Trachinus draco. Greater weever 2019-12-07

Greater Weever

Trachinus draco

The most common prey that could be identified to the rank of species, were decapods namely Liocarcinus depurator and Galathea strigosa and mysids namely Anchialina agilis. The other two thirds of their length lies free along the operculum. During the night time the greater weever is believed to swim around freely, even pelagically. Utilized fresh and frozen; can be pan-fried, broiled, boiled and baked Ref. The largest female found by Ak et al. The head is compact flat and relatively big and the eyes sit almost on top of it. The green colouration consists of alternating light and dark stripes and is interrupted by a bright blue network of strips throughout the entire body.

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WoRMS

Trachinus draco

The anal fin has 2 spiny rays and 28-34 fleshy soft rays; it starts far forward and is longer than the second dorsal fin. Systema Naturae per regna tria naturae, secundum classes, ordines, genera, species, cum characteribus, differentiis, synonymis, locis. The reproduction of the Greater Weever takes place from June to August. Six of the genus representatives inhabit the waters of Eastern , but only one, , inhabits the South-Eastern. Those characteristics could be retraced to said single protein component.

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WoRMS

Trachinus draco

Behaviour and Conservation of Littoral Fishes: 33—69. The mechanism of envenomation is quite similar to that of the opercular spines. Subsequent the feeding activity of T. On sandy, muddy or gravelly bottoms, from a few meters to about 150 m. . Life cycle and mating behavior Maturity Spawning Fecundity. The flank is hued in a yellowish brown with bright blue and yellow discontinuous stripes that run crooked to the front of the fish.

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ITIS Standard Report Page: Trachinus draco

Trachinus draco

The supporting cells most probably play a role in the cohesiveness of the venom gland and in the regeneration of the glandular cells. European register of marine species: a check-list of the marine species in Europe and a bibliography of guides to their identification. Faune et flore du littoral du Nord, du Pas-de-Calais et de la Belgique: inventaire. These effects might be related to the high concentrations of histamines and catecholamines found in the venom. When diving in the Canaries you can observe them quiet often in certain locations.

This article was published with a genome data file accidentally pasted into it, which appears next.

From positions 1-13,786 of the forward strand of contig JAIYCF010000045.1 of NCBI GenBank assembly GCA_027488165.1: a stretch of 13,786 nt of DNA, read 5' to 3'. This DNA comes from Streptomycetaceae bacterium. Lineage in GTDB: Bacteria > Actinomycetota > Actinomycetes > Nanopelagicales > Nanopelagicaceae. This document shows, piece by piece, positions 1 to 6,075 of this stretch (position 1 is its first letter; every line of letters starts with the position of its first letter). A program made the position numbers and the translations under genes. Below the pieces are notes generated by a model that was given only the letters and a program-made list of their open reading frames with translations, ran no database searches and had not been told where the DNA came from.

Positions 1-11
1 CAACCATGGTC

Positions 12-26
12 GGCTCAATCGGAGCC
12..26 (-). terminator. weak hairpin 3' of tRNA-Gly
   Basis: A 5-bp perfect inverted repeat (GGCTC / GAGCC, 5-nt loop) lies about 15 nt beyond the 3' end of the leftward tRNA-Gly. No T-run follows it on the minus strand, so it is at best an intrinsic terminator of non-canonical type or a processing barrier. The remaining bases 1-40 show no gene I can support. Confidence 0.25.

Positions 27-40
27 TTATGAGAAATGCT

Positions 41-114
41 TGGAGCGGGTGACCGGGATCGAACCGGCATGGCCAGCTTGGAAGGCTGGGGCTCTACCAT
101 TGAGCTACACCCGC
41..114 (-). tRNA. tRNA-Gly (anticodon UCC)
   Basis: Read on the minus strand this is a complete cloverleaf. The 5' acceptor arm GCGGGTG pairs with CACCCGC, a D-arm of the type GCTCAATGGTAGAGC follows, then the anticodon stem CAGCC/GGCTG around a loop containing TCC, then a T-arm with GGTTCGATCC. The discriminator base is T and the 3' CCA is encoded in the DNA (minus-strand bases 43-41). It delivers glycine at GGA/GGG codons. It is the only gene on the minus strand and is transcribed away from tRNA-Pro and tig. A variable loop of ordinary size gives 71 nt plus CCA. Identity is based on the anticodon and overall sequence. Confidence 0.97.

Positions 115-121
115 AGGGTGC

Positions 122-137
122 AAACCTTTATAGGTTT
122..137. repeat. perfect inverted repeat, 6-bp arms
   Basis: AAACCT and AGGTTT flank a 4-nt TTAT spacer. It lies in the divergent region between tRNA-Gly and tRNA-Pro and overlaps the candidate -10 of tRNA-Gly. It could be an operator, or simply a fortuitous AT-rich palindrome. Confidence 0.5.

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weever

Trachinus draco

There are in fact cases reported, in which victims of a weever sting were still affected by it after a period of 4 months, even if this seems to be a rare scenario. Greater Weever — Trachinus draco Description The body of Trachinus draco is laterally flattened and elongated with a greenish colouration. The caudal fin 2-15-2 has a slightly sunken margin. Jaws, vomer and palatine are provided with different rows of equal and very thin teeth. However, they are a little shy and swim off if you do rapid movements or get to close. Faszinierende Unterwasserwelt des Mittelmeeres : Einblicke in die Meeresbiologie küstennaher Lebensräume 2.

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WoRMS

Trachinus draco

Because of these spines and its potent venom it is classified as one of the most venomous fishes in the Mediterranean. The first dorsal fin has a triangular shape and is composed of 5-6 7 sturdy ducted spines and connected to venom glands. On the other hand, the share of cephalopods and fishes increased with fish size. It remains motionless in the sand, until the right prey passes. Systema Naturae per regna tria naturae, secundum classes, ordines, genera, species, cum characteribus, differentiis, synonymis, locis.

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Greater weever

Trachinus draco

It has been found in depths of up to 150m. Under such conditions the minimal lethal dose for mice was 1. Trachinus draco is mostly and notoriously known for its venomous spines that can inflict serious injuries on humans through accidental stinging. However, it is not a legal authority for statutory or regulatory purposes. The first, the shorter one, is stacked with poisonous spines. For further information on U. The dorsal spines are all bent very slightly towards the tail of the fish.

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greater weever

Trachinus draco

In a reported case from 1782, a fisherman who had been stung, amputated his own finger to relieve the pain. Greater Weever — Trachinus draco The Greater Weever is a species in the order of the Perciformes and thus belongs to the superclass of. Collection Patrimoines Naturels, 50: pp. The ventral 1 spiny ray and 5 soft is inserted in a jugular position. The second dorsal fin is long with 27-34 soft and fleshy rays. The venom glands are cased in connective tissue coated with a basal lamina which has a length of 0.

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